ASA 124th Meeting New Orleans 1992 October

3pUW5. Reflection and diffraction from a disk: A look in the time domain.

Guy V. Norton

R. Keiffer

Naval Res. Lab., Stennis Space Center, MS 39529-5004

Jorge C. Novarini

Planning Systems, Inc., Slidell, LA 70458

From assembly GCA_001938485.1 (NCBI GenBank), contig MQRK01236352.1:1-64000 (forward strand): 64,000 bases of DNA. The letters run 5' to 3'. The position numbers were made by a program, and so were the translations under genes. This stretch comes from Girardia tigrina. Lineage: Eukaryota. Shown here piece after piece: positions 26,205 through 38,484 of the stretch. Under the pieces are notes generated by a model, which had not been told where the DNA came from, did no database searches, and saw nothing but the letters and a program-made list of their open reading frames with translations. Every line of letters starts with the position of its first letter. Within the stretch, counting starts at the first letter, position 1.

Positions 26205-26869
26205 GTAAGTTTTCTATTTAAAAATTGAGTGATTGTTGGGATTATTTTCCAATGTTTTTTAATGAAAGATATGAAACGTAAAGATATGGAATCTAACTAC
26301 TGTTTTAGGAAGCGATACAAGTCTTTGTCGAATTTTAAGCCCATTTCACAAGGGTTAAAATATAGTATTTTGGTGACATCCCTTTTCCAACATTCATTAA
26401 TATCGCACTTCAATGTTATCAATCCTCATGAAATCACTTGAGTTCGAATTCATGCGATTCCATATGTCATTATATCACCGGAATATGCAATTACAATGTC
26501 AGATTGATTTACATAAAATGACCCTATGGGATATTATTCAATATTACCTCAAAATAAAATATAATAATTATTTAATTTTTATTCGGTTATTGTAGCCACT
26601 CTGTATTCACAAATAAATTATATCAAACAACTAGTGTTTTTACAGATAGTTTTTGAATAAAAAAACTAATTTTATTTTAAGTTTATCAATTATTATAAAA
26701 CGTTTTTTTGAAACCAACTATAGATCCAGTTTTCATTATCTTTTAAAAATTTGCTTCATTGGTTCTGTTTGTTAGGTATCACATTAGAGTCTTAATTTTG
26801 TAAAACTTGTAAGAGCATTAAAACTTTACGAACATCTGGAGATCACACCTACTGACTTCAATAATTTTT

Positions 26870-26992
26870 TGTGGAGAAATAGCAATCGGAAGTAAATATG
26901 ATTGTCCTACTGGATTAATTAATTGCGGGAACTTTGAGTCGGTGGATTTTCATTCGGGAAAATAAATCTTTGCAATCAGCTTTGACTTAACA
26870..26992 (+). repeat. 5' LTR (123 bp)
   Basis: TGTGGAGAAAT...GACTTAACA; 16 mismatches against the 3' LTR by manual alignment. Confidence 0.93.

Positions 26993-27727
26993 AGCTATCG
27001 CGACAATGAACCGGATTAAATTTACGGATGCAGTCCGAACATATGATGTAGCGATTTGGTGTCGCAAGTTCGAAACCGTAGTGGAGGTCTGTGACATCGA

The classical problem of sound scattering from an infinitesimal thin disk is re-examined in the time domain via Fourier synthesis of solutions calculated, in the frequency domain, through a T-matrix formalism. Two T matrices were used. The first was specifically developed for the disk, the second was more general in that it allowed a sphere to be transposed into an oblate spheriod, where in the limit that the length of the semi-minor axis goes to zero produces an infinitesimal thin disk. At difference from the frequency domain, once the solution is mapped onto the time domain, diffracted and reflected components of the scattered field are clearly separated. In this work this feature is used to analyze the relative strength of the different component of the impulse response, for the case of an acoustically rigid disk (Neumann boundary condition), and an acoustically soft disk (Dirichlet boundary condition). A point source is assumed, and the analysis is restricted to normal incidence. Results are compared with predictions from a Helmholtz--Kirchhoff solution. The main findings are that, while the reflected components of the hard and soft disks differ only in their sign (as predicted by Kirchhoff theory), the relative strengths of diffractions and reflections are drastically different for the two cases. Furthermore, for the hard disk secondary diffraction is clearly identified in terms of Huygens contributions, while no counterpart is observed for the soft disk. In addition, results from the oblate spheroid approaching the disk will be shown.